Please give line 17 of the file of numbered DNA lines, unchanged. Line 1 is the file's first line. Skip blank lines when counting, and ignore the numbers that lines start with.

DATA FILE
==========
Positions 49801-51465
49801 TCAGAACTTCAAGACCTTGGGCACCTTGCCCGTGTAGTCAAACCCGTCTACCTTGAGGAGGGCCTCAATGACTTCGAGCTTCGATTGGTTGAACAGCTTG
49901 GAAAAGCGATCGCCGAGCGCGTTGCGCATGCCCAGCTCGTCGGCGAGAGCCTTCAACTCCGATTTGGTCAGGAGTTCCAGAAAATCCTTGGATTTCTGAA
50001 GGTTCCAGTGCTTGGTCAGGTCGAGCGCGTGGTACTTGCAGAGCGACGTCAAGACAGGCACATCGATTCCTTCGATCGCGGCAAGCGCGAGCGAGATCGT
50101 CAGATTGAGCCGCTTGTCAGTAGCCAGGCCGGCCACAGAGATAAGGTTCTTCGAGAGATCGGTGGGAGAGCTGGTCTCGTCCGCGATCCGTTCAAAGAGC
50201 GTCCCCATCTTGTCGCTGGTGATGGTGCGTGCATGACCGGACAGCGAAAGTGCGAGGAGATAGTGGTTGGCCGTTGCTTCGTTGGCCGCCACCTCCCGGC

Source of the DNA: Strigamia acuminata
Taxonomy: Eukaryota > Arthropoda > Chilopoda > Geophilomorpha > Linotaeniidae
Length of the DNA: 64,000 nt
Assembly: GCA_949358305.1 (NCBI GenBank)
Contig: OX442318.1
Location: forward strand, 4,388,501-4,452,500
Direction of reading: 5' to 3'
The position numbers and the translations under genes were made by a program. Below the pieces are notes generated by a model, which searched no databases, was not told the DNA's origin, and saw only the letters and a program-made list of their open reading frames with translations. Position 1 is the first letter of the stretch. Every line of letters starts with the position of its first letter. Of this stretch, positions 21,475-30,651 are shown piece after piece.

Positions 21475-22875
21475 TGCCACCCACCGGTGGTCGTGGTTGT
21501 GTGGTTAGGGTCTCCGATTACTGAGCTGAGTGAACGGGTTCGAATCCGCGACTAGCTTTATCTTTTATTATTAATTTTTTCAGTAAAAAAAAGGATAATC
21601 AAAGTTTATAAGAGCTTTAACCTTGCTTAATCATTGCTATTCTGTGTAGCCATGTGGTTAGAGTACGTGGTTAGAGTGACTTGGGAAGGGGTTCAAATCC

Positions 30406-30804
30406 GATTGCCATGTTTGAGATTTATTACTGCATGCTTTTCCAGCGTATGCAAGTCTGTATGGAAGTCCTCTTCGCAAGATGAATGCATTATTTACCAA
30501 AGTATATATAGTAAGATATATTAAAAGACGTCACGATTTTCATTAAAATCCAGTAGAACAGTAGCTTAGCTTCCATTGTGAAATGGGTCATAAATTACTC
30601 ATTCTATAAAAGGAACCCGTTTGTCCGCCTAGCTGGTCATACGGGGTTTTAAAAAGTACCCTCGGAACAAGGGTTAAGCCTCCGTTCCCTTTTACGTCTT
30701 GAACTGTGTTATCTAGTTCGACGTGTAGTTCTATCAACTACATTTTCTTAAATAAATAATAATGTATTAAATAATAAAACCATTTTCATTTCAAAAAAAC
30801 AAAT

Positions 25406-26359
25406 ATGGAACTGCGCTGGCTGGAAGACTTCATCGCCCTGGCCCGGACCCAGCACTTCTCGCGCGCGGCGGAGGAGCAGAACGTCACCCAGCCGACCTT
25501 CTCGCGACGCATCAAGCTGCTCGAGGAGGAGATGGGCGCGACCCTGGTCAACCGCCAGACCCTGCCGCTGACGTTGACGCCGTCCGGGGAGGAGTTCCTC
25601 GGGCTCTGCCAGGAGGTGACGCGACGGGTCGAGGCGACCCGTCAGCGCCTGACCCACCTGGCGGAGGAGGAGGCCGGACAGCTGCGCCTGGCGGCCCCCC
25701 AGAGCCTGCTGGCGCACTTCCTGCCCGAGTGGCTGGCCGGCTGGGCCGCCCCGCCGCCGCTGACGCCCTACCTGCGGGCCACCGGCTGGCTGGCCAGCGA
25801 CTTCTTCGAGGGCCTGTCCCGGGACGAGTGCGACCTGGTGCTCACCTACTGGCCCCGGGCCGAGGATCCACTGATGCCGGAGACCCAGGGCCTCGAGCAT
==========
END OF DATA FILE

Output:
21501 GTGGTTAGGGTCTCCGATTACTGAGCTGAGTGAACGGGTTCGAATCCGCGACTAGCTTTATCTTTTATTATTAATTTTTTCAGTAAAAAAAAGGATAATC